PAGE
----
Aug. 24, 2020, 2:30 p.m.
But a new survey of 200 IT professionals by Malwarebytes indicates respondents may be suffering from “security hubris,” based on the cyber attacks it’s seen since the quarantine hit.
You might think Malwarebytes reports would stick to topics such as cyber threats (and many do). But the firm recently did an extended survey with “more than 200 managers, directors, and C-suite executives in IT and cybersecurity roles at companies across the US” to see how they felt about making the COVID-19-forced switch to working from home.
The results, on the surface, seem great, as you can see above in the top bullet point. More than 73 percent of those surveyed said their organizations earned a 7 out of 10 or higher for preparedness to switch to WFH.
The rest of those bullets, however, aren’t great. 45 percent didn’t check their software use to make sure it was secure for WFH, and 44 percent said they didn’t do any training (which means, thankfully, 56 percent did). Though 61 percent handed out devices for employees to use at home, the majority didn’t deploy new antivirus or even ask employees to install their own antivirus products.
The managers/directors/execs in the survey mostly seem to think that not much changed security-wise, with almost a third claiming they were just as secure at home as in the office. Malwarebytes attributes this to a few possibilities, such as the feeling of security they get from being decentralized. But the company adds that the sudden transition to WFH “has already created opportunities for more attacks.”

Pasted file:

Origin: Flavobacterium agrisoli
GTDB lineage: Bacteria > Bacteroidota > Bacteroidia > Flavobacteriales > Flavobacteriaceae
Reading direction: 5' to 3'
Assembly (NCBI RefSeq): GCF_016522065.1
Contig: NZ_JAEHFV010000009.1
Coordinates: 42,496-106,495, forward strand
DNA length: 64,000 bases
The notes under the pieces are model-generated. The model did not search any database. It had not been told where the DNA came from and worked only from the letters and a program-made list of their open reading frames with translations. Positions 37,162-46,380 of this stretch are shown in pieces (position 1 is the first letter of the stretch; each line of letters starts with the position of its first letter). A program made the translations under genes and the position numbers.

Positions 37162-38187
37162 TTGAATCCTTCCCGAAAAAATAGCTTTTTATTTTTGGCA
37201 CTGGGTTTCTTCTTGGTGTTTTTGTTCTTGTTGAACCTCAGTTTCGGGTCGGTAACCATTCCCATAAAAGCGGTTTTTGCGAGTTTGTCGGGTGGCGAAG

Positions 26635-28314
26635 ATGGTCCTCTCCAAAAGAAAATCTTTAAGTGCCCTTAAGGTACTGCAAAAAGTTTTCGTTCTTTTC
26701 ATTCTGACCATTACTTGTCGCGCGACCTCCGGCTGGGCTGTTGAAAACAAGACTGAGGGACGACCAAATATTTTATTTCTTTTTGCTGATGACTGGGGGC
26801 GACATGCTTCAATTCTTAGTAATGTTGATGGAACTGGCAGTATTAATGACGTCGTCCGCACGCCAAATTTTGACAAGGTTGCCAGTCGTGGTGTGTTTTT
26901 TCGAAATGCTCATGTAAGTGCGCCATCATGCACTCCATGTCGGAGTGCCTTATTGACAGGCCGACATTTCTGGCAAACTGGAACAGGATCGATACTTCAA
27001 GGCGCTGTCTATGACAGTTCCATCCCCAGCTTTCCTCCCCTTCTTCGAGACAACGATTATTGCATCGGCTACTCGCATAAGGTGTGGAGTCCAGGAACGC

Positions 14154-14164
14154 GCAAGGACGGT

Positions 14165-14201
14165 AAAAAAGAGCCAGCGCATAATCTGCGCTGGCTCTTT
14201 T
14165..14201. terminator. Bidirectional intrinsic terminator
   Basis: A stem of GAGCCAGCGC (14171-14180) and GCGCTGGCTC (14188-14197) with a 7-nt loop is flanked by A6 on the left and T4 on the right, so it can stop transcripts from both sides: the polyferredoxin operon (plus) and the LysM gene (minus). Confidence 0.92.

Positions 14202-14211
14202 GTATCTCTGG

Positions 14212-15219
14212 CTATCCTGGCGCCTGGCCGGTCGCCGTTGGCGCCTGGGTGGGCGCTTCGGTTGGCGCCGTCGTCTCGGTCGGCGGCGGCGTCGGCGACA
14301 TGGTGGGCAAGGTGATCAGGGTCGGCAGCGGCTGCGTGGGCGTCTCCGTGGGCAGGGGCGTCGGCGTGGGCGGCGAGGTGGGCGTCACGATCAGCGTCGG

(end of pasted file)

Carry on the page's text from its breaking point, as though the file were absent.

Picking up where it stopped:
Malwarebytes can back that up with telemetry from their own security software, which has seen an increase in cyberattacks since March 2020. Most of the bad actors out there are also on lockdown, though, and thus forced to use older, commercially available malware families to pull off their schemes, making them easier to detect. The bad new? The bad guys are also adjusting to the new WFH reality. Naturally, using COVID-19 fears to do some malicious social engineering is way up on the list.
Which brings us to the excessive pride of the survey takers. The conflicting conclusions in their own data—isn’t it obvious that a remote workforce wouldn’t have the same security level as a controlled office setting?—has Malwarebytes stating that “security hubris” is the hidden modifier. It’s why the WFH model seems to be so rosy with such a high number of respondents. Only 6.9 percent of respondents actually believe they’re less secure with a workforce that’s at home.
Likewise, they rate their own employees’ awareness of cybersecurity issues very highly. Only 5.4 percent said employees tend to be “oblivious and risky.”
the full report from Malwarebytes.